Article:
Most Guns seek quality in their shooting, and that magic ingredient which makes the day special for themselves and their guests, be they family, friends or clients. But what is true quality, and where is it to be found? How can we measure such an ephemeral ingredient? To quantify an experience and the concept of enjoyment is not easy. However, certain factors play a huge part, which we can evaluate.
Starting with the quarry itself, if it is truly wild then one need ask for little more, as most Guns would agree. What this really means is that a wild quarry makes shooting totally unpredictable—often, in terms of bag numbers, unpredictably low, as many who have chased an elusive grouse or waited fruitlessly by a duck pond will know. Yet such experiences can be the most memorable and enjoyable. I have seen wonderful wildlife on such occasions, albeit not the species I was trying to shoot at the time. The sight of two courting hedgehogs beneath a high seat I was occupying while waiting for a roebuck one evening springs to mind.
This is not to suggest that if the intended quarry is not wild then the sport will be poor. More and more reared bird shoots are being run extremely well and are consistently delivering great sport. Some Guns prefer this type of shooting, knowing precisely what they will get. Their guests may be travelling a long way, and they want to guarantee them a good time (as they see it). So they opt for the certainty of, say, a 200-bird pheasant day, rather than the unknown quantity of a wild bird shoot. Do their guests see it this way?
We do not know the answer to this question, but it is worth remembering that we are talking about sporting enjoyment, not mere entertainment. Bag size is only one element of this, and a very small part if everything else is good. My advice is to take the plunge: seek wild game and forget bag size—for when wild shooting is good, it is so good as to wipe the slate clean of less productive days. Part of the pleasure must be in the instant realisation that you are taking part in something extraordinary, such as getting under a really good pigeon flight line. Rather like watching the Welsh win the Six Nations rugby Grand Slam, knowing you are witnessing a rare event serves to heighten the thrill.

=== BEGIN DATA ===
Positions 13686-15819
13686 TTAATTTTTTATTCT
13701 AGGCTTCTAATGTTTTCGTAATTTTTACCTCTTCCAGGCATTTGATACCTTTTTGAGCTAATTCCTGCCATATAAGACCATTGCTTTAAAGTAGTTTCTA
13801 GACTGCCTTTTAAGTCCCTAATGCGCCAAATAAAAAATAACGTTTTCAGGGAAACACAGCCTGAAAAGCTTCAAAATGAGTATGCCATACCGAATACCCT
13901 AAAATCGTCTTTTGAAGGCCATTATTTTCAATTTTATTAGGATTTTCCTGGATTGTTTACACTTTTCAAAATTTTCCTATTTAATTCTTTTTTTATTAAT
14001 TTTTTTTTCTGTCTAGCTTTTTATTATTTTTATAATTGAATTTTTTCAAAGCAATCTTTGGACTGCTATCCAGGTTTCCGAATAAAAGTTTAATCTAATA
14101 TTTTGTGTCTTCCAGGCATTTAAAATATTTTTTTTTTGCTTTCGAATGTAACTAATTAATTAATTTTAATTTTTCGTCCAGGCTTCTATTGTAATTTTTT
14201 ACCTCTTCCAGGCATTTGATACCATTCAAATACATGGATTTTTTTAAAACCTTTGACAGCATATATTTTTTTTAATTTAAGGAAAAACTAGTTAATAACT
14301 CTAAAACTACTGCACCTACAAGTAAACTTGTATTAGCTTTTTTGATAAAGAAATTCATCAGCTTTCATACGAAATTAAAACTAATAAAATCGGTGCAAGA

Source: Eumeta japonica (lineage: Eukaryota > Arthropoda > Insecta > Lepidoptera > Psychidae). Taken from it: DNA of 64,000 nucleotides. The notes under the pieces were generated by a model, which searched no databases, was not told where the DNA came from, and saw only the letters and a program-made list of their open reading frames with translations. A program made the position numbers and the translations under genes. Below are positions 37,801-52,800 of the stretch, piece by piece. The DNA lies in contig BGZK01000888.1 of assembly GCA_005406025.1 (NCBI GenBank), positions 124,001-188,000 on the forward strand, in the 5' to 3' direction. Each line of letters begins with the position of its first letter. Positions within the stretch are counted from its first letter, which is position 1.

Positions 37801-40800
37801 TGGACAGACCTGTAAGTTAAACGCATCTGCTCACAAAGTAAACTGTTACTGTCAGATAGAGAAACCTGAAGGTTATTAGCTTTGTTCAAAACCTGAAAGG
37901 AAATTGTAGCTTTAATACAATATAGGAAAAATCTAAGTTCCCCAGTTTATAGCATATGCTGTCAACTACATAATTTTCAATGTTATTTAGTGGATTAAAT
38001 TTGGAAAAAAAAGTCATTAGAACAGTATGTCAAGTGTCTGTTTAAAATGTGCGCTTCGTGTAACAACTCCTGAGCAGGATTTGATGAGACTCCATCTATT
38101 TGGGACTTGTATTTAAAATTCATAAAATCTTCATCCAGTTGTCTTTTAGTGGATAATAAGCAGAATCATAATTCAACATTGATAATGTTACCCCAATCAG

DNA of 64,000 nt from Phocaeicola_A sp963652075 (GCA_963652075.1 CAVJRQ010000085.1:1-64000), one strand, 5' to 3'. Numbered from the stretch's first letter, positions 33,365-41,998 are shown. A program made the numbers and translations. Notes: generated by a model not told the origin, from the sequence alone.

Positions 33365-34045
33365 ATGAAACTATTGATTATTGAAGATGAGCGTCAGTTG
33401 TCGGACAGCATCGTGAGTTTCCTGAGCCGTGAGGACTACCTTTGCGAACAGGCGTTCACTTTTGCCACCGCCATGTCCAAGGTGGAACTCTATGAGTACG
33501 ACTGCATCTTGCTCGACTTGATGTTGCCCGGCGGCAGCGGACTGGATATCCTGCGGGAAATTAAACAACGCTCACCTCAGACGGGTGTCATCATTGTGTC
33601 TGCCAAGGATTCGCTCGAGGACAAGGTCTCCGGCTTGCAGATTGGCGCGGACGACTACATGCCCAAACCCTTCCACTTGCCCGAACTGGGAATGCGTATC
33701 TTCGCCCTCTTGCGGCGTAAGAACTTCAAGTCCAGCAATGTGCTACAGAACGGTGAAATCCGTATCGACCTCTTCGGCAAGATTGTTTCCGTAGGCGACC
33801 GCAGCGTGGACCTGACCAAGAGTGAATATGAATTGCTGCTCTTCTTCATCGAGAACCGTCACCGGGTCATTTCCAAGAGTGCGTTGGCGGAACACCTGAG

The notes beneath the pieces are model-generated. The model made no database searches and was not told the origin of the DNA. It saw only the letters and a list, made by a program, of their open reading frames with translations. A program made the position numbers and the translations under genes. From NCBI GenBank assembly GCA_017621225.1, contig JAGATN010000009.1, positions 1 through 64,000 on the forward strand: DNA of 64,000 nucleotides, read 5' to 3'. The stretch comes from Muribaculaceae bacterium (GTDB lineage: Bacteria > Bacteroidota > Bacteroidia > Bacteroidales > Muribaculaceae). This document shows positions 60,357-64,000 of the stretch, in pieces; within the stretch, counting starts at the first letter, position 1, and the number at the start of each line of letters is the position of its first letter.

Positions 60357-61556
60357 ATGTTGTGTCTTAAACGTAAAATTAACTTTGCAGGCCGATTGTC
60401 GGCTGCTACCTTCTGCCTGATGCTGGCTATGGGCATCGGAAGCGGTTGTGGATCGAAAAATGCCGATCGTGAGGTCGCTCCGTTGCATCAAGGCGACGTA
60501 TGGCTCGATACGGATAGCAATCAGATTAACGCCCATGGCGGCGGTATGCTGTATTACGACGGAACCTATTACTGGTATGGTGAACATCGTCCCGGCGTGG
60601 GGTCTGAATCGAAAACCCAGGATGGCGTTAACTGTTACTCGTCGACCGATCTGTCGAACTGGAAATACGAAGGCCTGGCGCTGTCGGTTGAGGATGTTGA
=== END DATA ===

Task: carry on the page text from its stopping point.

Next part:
What other rewards come with wild game shooting? Often you find yourself in a wonderful habitat in some fabulous part of the country. Grouse by their nature inhabit the high ground, morally and literally. Walk-up ptarmigan or stalk red deer and you can only be in glorious countryside. The same is true of wildfowling around our coastline. Even sportsmen can forget how privileged Britain is to have this natural asset—but I have often found that those who maintain habitats for wild game also have an extraordinary love for the countryside and for their sport. Accordingly their care of the land, and their attention to detail, make it a delight to be there—no wire- or plastic-infested woods for them.
The flip side of being at high altitude or on the coast is that the weather can be as unpredictable as the quarry. Every shooter I know realises that wild game is weather dependent, particularly the migratory species. Wildfowlers and pigeon shooters like good winds, woodcock usually need a hard frost, and grouse shooters want anything but fog. Yet I read an article by a distinguished shooting writer recently in which he admitted that, were it not out of respect for his host he might have preferred to stay indoors on really wet days. Now, I know that he wears spectacles, but this is bizarre.